B. 1661 D. 1720
And who has greater sense, but greater sorrow shares? - Anne Finch, 'The hog, the sheep and the goat, carrying to a fair'
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About Anne Finch
Anne Finch was an aristocrat acquainted with the most famous poet of the age, Alexander Pope. However, during her lifetime, her poetry was little known and would have remained obscure had not William Wordsworth praised it, particularly her depictions of nature, in an essay included in his Lyrical Ballads (written with Samuel Taylor Coleridge) of 1815. Today, literary academics are again interested in Finch as an example of a neglected female poet who wrote within and against the conventions of contemporary, predominantly male, literary taste.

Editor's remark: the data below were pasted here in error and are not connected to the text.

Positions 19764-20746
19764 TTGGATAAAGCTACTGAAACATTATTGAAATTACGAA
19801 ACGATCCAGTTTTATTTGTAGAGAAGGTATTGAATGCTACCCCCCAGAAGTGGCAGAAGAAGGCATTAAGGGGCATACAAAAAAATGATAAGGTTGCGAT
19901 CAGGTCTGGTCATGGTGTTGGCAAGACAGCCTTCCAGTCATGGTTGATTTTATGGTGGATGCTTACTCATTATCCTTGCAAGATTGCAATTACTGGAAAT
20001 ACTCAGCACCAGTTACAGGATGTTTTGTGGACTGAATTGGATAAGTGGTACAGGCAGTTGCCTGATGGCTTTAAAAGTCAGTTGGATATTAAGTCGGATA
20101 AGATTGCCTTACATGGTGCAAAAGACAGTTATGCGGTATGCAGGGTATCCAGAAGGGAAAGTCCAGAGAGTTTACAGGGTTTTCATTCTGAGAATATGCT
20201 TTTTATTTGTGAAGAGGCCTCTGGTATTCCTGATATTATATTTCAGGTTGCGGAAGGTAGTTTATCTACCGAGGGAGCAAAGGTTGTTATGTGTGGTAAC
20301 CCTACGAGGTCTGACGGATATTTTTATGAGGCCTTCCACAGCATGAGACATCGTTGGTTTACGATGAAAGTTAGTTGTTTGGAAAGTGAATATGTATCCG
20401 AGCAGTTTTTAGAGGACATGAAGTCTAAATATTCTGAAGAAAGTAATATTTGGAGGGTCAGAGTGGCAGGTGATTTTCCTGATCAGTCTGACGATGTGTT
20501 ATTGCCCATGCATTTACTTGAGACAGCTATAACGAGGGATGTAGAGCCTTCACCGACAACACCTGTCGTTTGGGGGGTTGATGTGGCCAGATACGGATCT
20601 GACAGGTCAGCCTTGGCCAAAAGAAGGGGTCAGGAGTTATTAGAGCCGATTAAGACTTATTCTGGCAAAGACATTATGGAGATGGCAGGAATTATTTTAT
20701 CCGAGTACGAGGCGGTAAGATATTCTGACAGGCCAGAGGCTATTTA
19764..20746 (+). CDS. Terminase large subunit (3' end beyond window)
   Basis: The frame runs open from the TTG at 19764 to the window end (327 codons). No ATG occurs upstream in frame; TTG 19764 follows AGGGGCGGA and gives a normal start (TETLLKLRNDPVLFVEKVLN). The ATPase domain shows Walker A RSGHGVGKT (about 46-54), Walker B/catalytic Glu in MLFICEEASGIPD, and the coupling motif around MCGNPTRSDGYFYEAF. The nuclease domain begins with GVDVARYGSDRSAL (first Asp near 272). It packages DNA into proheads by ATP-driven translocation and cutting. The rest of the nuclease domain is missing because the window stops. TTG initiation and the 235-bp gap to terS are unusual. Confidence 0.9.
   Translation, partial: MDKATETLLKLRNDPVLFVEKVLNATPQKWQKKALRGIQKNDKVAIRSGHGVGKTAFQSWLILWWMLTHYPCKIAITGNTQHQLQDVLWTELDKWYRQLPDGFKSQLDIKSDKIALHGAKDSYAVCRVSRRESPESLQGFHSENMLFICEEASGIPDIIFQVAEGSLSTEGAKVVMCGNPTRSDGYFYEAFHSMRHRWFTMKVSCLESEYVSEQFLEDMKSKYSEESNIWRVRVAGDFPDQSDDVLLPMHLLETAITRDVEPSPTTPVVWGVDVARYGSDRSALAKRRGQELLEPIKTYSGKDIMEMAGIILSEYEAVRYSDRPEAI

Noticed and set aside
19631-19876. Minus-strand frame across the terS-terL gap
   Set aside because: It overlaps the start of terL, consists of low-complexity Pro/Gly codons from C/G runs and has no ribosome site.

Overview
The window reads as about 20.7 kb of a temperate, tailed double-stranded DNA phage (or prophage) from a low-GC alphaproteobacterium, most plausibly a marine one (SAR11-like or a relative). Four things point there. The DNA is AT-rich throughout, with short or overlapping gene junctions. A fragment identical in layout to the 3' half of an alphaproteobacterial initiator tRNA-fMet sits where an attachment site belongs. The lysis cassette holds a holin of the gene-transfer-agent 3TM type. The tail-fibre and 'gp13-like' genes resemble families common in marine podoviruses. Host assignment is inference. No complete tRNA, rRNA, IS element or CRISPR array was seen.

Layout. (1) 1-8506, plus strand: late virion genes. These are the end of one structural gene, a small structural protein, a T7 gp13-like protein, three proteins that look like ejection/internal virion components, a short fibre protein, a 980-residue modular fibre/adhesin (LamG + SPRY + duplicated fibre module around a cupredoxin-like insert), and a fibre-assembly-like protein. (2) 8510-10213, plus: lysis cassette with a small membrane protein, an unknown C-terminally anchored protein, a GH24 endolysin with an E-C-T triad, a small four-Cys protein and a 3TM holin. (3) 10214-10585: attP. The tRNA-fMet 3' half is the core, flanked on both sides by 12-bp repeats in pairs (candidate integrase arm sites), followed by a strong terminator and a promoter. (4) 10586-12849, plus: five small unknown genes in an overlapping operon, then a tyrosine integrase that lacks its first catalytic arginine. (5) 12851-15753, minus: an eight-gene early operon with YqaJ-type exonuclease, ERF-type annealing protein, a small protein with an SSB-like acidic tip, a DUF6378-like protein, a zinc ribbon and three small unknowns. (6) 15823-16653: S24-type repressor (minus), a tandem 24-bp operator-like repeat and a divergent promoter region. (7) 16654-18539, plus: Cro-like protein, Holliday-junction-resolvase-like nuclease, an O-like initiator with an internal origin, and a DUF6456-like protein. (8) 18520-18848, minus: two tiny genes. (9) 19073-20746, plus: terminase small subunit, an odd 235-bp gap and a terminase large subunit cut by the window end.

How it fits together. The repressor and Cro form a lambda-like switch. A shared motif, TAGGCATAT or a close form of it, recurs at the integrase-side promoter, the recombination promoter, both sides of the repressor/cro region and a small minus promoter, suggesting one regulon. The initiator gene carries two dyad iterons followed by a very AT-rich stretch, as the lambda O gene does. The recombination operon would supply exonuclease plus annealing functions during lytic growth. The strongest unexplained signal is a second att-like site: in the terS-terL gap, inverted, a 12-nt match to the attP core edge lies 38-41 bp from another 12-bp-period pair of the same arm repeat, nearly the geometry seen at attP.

A spiritual, religious poet, whose work often expresses intense private struggles, Finch seems to have suffered from severe depression. Though she was an aristocrat, her life was certainly not without hardship. In particular, she was a passionate advocate of social justice for women and a staunch, faithful supporter of King James II. After James had been deposed and it was dangerous to be seen to side with him, Finch’s support was unwavering.
Recording commissioned by the Poetry Archive, reproduced here with kind permission of the reader.